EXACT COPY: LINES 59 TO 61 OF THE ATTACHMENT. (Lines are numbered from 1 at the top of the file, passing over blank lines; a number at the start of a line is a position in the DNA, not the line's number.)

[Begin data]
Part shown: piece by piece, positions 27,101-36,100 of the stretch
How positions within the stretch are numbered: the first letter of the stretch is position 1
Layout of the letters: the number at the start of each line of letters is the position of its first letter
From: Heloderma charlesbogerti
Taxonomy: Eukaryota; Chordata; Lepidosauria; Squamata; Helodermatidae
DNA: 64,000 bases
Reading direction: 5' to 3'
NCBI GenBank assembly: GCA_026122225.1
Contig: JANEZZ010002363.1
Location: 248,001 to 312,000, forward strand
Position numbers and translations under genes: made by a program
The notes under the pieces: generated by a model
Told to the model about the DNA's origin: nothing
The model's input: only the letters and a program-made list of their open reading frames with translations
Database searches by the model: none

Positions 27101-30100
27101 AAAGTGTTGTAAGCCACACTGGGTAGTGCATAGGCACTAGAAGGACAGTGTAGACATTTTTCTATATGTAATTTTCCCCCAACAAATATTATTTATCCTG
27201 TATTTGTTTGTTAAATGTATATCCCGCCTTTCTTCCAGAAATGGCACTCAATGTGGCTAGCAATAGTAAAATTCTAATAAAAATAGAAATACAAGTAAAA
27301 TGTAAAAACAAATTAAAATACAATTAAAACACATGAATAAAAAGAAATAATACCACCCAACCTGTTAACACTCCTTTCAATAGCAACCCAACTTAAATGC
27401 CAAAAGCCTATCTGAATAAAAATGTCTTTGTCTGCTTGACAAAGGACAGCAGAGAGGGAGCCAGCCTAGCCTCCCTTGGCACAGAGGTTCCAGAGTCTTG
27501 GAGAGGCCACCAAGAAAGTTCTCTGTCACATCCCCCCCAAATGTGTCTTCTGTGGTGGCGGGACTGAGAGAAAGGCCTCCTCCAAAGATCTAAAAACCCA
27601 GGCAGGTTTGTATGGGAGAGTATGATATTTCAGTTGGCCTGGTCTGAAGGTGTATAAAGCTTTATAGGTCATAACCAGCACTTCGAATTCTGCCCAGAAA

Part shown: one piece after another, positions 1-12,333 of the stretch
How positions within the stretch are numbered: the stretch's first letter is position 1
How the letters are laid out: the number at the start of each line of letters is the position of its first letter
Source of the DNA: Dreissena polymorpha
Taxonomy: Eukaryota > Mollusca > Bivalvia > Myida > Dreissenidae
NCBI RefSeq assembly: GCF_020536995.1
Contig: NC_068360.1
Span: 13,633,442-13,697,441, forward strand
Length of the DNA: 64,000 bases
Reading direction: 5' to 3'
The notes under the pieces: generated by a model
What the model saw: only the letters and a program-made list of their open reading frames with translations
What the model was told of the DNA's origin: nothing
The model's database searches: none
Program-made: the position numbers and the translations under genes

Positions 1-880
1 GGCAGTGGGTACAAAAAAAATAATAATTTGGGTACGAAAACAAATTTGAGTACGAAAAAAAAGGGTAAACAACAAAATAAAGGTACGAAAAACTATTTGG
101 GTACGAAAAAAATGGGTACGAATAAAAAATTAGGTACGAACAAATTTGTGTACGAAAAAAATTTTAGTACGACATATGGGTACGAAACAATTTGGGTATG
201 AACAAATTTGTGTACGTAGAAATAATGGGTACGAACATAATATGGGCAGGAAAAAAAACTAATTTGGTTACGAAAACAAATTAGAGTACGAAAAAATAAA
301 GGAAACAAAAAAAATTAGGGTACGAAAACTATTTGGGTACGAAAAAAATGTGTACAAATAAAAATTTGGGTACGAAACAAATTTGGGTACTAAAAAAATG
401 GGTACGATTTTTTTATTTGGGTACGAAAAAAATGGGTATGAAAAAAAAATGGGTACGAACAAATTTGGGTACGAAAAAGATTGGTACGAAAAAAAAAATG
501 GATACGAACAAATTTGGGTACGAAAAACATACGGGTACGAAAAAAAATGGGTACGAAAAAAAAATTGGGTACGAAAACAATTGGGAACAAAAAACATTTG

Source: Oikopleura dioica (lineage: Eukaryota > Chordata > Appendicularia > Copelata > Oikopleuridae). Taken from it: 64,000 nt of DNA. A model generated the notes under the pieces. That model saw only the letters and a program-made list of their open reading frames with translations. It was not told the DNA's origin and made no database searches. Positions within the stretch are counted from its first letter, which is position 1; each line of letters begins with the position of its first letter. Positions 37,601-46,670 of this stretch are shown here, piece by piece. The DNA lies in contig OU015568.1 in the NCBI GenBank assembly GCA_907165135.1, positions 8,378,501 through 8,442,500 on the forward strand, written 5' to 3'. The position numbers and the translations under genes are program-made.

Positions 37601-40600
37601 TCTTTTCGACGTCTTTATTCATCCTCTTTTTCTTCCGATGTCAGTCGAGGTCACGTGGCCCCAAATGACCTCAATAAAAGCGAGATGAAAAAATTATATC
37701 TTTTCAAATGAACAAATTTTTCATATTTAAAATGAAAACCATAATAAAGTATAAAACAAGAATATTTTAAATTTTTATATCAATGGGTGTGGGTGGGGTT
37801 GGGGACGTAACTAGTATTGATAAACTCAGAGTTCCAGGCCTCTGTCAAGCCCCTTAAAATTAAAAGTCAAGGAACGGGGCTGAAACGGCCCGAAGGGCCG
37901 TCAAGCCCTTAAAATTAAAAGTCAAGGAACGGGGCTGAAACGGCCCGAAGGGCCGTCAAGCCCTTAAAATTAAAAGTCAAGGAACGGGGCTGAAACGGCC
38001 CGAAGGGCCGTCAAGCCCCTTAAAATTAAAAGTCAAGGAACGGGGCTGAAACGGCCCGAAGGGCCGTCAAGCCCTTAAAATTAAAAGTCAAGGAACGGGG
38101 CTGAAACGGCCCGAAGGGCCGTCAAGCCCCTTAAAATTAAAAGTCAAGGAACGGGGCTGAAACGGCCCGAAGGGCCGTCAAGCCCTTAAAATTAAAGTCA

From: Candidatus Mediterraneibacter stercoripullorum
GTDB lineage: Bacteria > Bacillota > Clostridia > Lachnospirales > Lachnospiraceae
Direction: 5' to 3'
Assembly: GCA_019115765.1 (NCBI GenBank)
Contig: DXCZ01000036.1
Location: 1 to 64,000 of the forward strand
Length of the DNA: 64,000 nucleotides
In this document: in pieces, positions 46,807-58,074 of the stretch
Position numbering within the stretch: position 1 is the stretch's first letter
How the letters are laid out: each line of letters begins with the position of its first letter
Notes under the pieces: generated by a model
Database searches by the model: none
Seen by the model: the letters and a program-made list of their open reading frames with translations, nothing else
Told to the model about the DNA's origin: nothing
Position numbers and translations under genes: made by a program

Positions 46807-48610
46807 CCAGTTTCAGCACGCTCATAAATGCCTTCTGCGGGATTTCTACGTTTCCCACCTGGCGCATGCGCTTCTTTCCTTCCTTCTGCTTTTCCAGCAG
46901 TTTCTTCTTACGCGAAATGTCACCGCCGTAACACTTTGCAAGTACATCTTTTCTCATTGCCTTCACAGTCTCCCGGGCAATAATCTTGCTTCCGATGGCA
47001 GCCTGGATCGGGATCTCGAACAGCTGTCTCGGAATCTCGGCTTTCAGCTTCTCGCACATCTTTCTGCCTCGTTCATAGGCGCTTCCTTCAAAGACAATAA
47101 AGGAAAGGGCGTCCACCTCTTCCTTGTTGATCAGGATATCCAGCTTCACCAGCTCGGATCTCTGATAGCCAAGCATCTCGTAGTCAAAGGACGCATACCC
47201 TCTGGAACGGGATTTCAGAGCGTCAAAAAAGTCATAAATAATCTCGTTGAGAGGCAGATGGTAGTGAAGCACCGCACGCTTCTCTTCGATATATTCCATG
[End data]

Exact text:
Length of the DNA: 64,000 nucleotides
In this document: in pieces, positions 46,807-58,074 of the stretch
Position numbering within the stretch: position 1 is the stretch's first letter